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Two of our most successful theories, quantum mechanics and general relativity, are at odds with each other in a number of areas. They make conflicting predictions—and, for some time, the quest has been on to find a deeper theory, one that resolves the conflicts and provides a better view of reality. Such a theory would describe how gravity works at a quantum level, and as such it would be known as a theory of quantum gravity.

Theories of quantum gravity have been proposed, including string theory and loop quantum gravity. But these all suffer from a common problem—it’s currently nigh-impossible to test them. The effects of quantum gravity are only expected to appear at the Planck scale, which is so small that all our current theories break down there. And worse, this scale is far too small for researchers to come anywhere near probing it directly with current technology.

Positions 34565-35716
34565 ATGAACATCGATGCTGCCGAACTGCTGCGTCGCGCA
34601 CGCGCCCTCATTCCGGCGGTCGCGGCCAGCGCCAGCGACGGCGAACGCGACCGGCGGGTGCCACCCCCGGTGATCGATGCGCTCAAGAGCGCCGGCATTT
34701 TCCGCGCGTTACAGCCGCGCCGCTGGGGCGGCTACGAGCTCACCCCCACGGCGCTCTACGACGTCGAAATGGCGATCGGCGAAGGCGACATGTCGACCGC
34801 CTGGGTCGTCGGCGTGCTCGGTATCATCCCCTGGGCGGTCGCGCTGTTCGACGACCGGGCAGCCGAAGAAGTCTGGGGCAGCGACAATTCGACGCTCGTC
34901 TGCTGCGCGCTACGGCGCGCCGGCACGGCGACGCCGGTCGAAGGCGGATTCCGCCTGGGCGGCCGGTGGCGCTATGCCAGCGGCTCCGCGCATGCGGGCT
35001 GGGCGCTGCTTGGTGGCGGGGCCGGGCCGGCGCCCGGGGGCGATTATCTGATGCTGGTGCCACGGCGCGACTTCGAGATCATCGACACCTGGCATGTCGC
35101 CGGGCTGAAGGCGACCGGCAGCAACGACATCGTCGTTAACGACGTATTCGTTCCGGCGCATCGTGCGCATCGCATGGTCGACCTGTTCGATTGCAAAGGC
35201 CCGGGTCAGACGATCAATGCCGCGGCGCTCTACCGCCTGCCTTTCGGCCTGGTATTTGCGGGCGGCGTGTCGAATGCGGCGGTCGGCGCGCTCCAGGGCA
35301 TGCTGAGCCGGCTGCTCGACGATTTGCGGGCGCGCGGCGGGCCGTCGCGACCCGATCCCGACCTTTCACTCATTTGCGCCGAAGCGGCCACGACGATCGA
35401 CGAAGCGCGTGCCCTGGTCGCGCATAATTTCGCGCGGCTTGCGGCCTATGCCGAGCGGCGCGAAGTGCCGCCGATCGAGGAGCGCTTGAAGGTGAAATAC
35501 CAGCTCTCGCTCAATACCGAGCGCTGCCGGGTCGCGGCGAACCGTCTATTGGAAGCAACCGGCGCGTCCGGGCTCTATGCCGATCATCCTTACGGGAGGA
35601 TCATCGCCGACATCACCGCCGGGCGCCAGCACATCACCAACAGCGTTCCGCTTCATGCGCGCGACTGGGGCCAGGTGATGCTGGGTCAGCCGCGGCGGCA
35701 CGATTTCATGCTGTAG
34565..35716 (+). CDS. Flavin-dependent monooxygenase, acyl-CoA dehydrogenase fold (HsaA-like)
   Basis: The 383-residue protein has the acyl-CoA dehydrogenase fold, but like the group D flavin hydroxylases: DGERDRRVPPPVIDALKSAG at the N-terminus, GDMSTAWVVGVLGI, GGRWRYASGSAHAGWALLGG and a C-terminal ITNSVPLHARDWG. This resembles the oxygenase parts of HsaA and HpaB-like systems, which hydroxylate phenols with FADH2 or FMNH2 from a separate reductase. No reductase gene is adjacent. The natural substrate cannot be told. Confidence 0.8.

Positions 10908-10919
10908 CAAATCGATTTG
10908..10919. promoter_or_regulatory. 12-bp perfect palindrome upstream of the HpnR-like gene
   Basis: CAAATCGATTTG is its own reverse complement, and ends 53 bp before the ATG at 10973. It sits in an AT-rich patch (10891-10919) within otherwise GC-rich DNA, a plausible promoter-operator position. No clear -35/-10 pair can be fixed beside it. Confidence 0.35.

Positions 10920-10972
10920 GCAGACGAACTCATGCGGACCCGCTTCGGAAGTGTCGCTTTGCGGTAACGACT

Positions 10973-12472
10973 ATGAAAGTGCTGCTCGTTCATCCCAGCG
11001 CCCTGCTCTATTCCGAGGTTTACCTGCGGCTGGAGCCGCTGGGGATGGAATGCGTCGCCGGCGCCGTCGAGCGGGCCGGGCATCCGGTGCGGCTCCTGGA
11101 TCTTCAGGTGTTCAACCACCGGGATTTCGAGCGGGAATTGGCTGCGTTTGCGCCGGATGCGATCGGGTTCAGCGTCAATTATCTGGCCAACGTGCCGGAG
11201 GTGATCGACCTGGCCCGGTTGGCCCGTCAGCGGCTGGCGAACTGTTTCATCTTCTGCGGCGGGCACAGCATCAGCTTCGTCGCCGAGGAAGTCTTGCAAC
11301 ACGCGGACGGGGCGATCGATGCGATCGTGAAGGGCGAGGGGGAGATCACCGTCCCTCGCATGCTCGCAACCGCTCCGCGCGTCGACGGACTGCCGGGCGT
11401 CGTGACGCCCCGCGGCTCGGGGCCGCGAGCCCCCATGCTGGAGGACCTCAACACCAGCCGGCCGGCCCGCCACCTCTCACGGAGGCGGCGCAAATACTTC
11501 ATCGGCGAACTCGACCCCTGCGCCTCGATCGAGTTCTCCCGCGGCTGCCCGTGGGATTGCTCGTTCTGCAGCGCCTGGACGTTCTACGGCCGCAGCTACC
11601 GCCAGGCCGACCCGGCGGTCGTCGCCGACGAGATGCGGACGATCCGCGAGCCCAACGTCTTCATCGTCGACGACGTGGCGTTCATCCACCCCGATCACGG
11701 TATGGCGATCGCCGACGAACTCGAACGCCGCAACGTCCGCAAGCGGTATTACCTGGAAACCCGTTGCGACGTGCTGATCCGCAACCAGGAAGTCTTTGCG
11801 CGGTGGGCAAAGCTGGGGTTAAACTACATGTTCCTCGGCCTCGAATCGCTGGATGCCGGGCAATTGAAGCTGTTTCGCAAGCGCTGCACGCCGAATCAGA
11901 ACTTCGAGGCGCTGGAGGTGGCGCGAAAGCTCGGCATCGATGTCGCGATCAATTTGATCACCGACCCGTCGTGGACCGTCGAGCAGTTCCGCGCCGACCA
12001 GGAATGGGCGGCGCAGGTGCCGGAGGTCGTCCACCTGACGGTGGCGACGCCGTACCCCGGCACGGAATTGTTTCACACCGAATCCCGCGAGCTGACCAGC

The upgraded Large Hadron Collider, which comes back online this year, will reach energies of 13 tera-electronvolts (TeV), nearly doubling its pre-upgrade performance. But if you were hoping it might be able to experimentally probe quantum gravity effects, don’t hold your breath—the expected energy needed is a staggering ten quadrillion (or 10^16) TeV.

But that doesn’t mean there’s no way to learn about the Planck scale world. A new study has tested predictions made by one quantum gravitational model—and, rather than a particle collider, the study made use of astronomy. The model predicts that, at the Planck scale, spacetime gets a bit "fuzzy," or "grainy"—and that this graininess has a measurable effect on the way light propagates.

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